Taboos and Euphemisms in Spain

Ciego (blind) "Va to' ciego"= He's
very blind
"No ve tres en un burro" = He
doesn't see three people on
a donkey
"Empinar el codo" = to raise the elbow
Achispado = tipsy
Contento = happy
Taboo and Euphemism in Spain
Bodily functions
Orinar = urinate
Mear = piss
Cagar = defecate
Menstruación =
Hacer pis /pipí = do wee/pee
Plantar un pino = to plant a pine tree
Ir al trono = to go to the throne
Mi prima la roja =
My red cousin
Taboo and Euphemism in Spain
Palmar = pop off
Morir = to die
Estirar la pata = kick the
Pasar a mejor vida = pass away
Taboo and Euphemism in Spain
Copular =copulate
Fornicar = fornicate
Follar = fuck
Acostarse con alguien = sleep with
Tener relaciones = to have relations
Taboo and Euphemism in Spain
Sex: youth language
Mojar el churro = to dip the fritter
Echar un pinchito = to "make" a little brochette
Echar un polvo = to "cast" a dust
Taboo and Euphemism in Spain
In Spanish, unlike English, saying any word related to Christianity such as God, Christ, etc. is not taboo if it's not followed by a real taboo word or a swear word.
Normal use of religious words:
"Dios" which can be used as an expression = "¡Dios! ¡Qué morena estás!"
Wow! You look tanned!
Taboo and Euphemism in Spain
"La hostia" can also be used as an expression (stronger though) which would mean impression in the speaker.
"¡La hostia! ¡Qué bueno está esto!" = Wafer! This is so delicious!
"Hostia" can also mean "punch".
"Te voy a meter una hostia que vas a flipar" =
I'm going to give you a wafer that you're going to freak out.
Survey results
Survey results
Survey results
Survey results
Survey results
Survey results
Chowning, A. (1970) ‘Taboo’ Royal Anthropological Institute of Great Britain and Ireland [online], 5(2), 309-310, available: http://www.jstor.org/stable/2799657 [Accessed 1 April 2015].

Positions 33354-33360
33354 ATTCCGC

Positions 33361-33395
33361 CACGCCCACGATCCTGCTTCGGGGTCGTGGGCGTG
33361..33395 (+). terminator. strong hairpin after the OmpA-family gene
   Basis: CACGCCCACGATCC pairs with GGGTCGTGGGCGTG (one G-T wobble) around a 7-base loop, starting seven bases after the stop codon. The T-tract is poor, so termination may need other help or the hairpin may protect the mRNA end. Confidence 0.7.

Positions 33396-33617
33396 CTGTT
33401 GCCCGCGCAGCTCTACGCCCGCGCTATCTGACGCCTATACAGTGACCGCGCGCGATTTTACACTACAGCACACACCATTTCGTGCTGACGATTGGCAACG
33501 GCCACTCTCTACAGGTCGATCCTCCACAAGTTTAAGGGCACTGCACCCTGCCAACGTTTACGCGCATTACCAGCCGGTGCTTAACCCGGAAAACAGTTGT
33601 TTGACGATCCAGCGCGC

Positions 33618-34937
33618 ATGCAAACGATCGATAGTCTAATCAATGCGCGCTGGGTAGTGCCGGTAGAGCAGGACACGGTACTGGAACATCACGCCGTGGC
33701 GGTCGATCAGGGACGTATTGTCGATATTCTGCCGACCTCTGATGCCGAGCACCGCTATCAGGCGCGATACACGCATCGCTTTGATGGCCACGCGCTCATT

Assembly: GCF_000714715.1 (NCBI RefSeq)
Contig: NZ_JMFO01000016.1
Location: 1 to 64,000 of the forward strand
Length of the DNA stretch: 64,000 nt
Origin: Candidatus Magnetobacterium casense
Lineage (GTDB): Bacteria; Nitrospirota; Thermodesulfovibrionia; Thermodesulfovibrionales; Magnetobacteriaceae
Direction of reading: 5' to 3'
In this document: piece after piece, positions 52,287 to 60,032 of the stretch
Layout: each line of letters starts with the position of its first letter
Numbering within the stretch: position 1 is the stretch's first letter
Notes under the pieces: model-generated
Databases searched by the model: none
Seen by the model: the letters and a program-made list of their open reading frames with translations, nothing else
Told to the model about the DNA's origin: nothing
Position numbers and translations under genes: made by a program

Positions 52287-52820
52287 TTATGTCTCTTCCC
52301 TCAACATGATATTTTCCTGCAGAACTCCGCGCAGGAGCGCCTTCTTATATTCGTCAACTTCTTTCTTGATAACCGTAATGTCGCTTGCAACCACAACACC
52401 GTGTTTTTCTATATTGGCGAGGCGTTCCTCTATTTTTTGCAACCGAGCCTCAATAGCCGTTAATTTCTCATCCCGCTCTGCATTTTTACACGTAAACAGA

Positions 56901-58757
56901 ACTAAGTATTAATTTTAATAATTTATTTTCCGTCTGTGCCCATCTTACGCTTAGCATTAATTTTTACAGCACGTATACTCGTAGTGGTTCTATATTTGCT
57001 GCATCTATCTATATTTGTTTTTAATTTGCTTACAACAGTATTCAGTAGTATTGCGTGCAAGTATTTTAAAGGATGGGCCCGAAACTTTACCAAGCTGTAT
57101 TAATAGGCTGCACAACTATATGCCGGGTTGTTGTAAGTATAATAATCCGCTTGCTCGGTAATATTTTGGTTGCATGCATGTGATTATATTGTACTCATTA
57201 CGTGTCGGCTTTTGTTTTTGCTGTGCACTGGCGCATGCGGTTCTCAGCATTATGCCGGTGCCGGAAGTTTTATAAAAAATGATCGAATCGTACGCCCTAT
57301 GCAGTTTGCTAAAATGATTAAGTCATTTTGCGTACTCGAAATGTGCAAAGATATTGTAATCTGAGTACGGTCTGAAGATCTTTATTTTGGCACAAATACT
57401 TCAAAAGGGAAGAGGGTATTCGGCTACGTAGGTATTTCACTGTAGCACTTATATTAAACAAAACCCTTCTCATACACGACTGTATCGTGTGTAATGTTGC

Jay, T. (2009) ‘The Utility and Ubiquity of Taboo Words’ Perspectives on Psychological Science [online], 4(2), 153-161 available: http://www.jstor.org/stable/40212309 [Accessed 1 April 2015].

Lutz, W. (2000) ‘Nothing in life is certain except negative patient care outcome and revenue enhancement’ Journal of Adolescent & Adult Literacy [online], 44(3), 230-233, available: http://www.jstor.org/stable/40012181 [Accessed 15 March 2015].

Gao, C. (2013) ‘A sociolinguistic study of English taboo language’ Theory and Practice in Language Studies [online],3(12), 2310-2314, available: doi: 10.4304/tpls.3.12.2310-2314 [Accessed 15 March 2015].
Pictures Google images

Gao, C. (2013). ‘A Sociolinguistic Study of English Taboo Language’. TPLS, 3(12), 2310-2314.

Linfoot-Ham, K. (2005). ‘The Linguistics of Euphemism: A Diachronic Study of Euphemism Formation’, Journal of Language and Linguistics, 4(2), 227-263.

© 2014 Passport to Trade 2.0: 'Spain Business Culture': http://businessculture.org/southern-europe/business-culture-in-spain/ [Accessed on April 2nd 2015]

Taboos and euphemisms in the past
Victorian society was very conservative
in its language use.
During the 19th century the words ‘leg’
and ‘breast’ were taboo.
Replaced with ‘white meat’ and ‘dark meat’,
even when referring to chicken.
Full transcript